It sure is pink a lot this month–almost everywhere, and that’s great!  It’s Breast Cancer Awareness Month and we should see pink wherever we turn.  But let’s not forget some of the rarer, lesser-seen cancers that we should also keep in mind.  Here’s a link to a chart of many of the different cancers and their support colors:  http://www.rose-colored-glasses.com/colors.html 

No matter what comes before it, breast, colon, prostate, liver, ovarian, CANCER is a scary word and the second question you ask yourself is “How did these rogue cells get into MY body?”  Sometimes you can figure out why; most of the time there is no answer to that question.  Suddenly you look around for your color of ribbon and you hope to see it everywhere so you know people are trying NOT to let it happen to the next unsuspecting person.  You buy a few new pieces for your wardrobe, or a new shade of nail polish to remind yourself (as if you could forget) of a new obligation on your part–to advocate, pay it forward, and protect the next person from having to go through what you’re facing.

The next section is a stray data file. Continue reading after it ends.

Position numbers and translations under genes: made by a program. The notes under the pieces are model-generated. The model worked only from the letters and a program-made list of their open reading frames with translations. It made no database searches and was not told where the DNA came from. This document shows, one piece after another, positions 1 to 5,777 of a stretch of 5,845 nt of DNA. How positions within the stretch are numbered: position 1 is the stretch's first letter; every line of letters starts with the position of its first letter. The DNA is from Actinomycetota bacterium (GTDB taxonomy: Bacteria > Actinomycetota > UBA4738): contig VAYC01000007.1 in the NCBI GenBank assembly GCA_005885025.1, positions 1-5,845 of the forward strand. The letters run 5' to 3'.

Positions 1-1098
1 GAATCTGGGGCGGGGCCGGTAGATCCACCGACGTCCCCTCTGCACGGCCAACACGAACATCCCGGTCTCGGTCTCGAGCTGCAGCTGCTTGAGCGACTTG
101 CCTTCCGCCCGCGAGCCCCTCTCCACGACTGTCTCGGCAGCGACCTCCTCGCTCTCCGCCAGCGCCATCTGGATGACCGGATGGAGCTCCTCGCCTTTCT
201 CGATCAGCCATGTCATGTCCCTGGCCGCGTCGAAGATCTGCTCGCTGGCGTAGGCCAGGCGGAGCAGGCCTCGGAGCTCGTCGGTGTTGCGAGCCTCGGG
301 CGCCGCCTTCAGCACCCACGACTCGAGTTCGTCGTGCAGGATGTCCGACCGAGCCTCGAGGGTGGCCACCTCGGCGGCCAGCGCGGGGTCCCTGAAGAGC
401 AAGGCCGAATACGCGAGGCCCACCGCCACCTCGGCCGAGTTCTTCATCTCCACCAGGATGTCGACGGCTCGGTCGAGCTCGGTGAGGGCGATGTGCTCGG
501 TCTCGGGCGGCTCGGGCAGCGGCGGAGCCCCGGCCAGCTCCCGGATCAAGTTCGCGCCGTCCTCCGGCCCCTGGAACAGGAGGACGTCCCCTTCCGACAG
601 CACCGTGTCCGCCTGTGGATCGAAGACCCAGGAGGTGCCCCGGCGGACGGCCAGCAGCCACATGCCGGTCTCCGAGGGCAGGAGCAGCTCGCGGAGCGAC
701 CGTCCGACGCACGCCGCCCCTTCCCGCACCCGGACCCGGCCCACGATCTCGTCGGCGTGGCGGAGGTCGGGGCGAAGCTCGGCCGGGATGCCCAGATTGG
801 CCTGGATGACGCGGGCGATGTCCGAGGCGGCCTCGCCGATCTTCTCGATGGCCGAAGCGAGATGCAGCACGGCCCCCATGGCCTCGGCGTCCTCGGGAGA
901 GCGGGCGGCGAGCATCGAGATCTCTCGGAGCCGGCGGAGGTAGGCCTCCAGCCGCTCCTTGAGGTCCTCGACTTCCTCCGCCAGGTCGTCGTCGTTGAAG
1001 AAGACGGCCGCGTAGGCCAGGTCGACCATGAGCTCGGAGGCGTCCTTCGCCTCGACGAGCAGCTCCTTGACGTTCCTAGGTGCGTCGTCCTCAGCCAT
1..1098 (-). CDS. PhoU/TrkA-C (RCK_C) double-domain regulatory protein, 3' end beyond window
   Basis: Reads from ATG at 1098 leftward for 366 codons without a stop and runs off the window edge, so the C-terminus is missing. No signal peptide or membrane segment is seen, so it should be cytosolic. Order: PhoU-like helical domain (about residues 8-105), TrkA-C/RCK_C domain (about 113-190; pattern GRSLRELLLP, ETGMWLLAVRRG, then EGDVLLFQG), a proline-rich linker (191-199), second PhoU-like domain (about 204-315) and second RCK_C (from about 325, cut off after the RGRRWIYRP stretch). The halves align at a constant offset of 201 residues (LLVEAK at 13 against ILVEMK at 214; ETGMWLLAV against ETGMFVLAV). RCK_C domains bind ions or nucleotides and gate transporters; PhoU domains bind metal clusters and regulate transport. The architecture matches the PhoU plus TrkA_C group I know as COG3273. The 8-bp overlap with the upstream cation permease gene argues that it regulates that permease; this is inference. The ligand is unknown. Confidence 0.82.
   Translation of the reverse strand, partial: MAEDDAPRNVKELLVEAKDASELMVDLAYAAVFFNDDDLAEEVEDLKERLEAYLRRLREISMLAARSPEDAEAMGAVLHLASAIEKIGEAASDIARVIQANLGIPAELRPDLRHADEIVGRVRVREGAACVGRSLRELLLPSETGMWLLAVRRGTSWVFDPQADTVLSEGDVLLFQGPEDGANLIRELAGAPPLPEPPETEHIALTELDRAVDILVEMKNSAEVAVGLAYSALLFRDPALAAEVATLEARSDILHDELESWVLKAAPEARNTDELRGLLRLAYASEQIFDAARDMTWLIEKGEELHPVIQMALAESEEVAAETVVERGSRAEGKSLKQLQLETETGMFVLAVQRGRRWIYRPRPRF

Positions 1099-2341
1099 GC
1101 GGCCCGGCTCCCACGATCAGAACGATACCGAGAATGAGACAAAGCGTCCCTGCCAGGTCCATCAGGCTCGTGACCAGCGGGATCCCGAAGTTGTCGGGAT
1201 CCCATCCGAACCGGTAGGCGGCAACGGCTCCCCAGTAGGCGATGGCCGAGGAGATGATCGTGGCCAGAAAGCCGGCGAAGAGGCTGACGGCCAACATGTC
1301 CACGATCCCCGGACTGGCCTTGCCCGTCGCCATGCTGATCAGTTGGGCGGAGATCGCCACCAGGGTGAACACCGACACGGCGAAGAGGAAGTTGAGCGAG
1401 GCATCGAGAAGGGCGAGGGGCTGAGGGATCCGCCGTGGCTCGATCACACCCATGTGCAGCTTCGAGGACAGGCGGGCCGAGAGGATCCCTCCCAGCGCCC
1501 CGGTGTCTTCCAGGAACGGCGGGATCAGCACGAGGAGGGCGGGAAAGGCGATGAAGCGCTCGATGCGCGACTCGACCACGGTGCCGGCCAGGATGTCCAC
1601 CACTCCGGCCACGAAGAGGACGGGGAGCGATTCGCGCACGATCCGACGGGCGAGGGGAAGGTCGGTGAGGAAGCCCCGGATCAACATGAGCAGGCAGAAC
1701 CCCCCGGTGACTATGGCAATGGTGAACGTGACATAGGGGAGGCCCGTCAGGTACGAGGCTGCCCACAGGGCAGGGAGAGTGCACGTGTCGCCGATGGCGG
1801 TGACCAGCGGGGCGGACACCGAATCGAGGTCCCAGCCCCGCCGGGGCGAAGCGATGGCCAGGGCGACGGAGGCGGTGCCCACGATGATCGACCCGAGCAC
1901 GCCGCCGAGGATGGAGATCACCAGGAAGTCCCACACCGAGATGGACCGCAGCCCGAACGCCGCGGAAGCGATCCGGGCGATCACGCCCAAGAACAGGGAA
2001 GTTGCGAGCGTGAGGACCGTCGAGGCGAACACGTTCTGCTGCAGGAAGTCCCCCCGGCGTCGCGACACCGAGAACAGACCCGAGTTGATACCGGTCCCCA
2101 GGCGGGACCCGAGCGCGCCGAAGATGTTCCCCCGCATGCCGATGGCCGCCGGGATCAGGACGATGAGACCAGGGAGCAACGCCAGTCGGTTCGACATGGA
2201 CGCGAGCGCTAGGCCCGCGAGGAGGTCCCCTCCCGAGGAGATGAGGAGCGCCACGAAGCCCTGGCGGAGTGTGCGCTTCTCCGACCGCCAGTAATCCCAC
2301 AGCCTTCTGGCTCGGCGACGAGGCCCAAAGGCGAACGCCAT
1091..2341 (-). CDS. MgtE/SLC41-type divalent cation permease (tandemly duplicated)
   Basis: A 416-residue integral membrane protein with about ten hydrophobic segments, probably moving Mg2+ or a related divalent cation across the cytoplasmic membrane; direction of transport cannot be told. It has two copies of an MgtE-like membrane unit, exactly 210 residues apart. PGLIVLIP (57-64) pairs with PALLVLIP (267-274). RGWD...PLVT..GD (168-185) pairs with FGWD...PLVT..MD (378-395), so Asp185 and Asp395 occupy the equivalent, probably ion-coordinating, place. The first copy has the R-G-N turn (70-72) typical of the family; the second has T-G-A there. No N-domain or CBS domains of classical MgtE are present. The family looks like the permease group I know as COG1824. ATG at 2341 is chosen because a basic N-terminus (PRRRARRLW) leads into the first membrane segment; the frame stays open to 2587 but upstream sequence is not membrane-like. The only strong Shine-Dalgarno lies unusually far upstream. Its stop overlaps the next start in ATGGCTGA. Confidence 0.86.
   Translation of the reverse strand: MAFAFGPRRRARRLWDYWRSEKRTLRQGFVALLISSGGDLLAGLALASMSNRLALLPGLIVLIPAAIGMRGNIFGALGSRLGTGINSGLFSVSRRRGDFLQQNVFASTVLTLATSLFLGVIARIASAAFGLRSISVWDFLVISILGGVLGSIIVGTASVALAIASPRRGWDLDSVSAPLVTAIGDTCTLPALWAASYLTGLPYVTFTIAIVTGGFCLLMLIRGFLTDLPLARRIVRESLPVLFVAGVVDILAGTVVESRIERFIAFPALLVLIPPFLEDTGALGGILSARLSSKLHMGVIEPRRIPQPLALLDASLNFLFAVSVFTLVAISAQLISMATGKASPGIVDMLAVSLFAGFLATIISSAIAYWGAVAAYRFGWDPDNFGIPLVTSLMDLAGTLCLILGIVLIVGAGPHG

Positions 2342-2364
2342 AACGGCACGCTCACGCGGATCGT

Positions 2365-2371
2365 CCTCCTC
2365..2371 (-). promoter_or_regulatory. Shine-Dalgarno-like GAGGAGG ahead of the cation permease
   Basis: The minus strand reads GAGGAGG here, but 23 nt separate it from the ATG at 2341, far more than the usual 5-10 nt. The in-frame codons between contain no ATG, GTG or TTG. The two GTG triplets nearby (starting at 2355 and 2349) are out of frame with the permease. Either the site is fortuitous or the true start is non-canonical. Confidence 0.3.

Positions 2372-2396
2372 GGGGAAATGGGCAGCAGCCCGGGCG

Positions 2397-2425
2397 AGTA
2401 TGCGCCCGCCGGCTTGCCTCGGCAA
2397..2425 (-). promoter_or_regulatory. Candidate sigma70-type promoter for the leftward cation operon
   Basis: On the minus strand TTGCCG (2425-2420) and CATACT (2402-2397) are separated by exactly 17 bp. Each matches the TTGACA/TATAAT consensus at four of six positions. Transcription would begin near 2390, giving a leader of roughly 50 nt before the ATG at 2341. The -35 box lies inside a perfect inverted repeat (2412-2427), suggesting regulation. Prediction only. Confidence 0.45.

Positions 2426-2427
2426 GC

The lavender ribbon is the support color for ALL cancer awareness, and maybe we should paint the world lavender.  Or maybe we should each educate ourself in our specific colors and do what we can to advocate for more research, more funding, better treatments.  Often, a drug or treatment that is useful for one type of cancer can be used to treat another kind, or modified to target a different cancer cell.  Progress IS being made every day, and whatever color ribbon we wear, any advancement is an accomplishment.

Kym’s note: As a good example of what Pat’s talking about, I was unable to find royalty-free clip-art of a lavender ribbon. I chose teal because last month was Ovarian Cancer Awareness Month, and I saw very little of the color anywhere.  I also chose to display it in Pat’s memory. She died early last year. 

Cancer Lesson #20: Leave Your Modesty at the Door

Cancer Lesson #20: Leave your modesty at the door.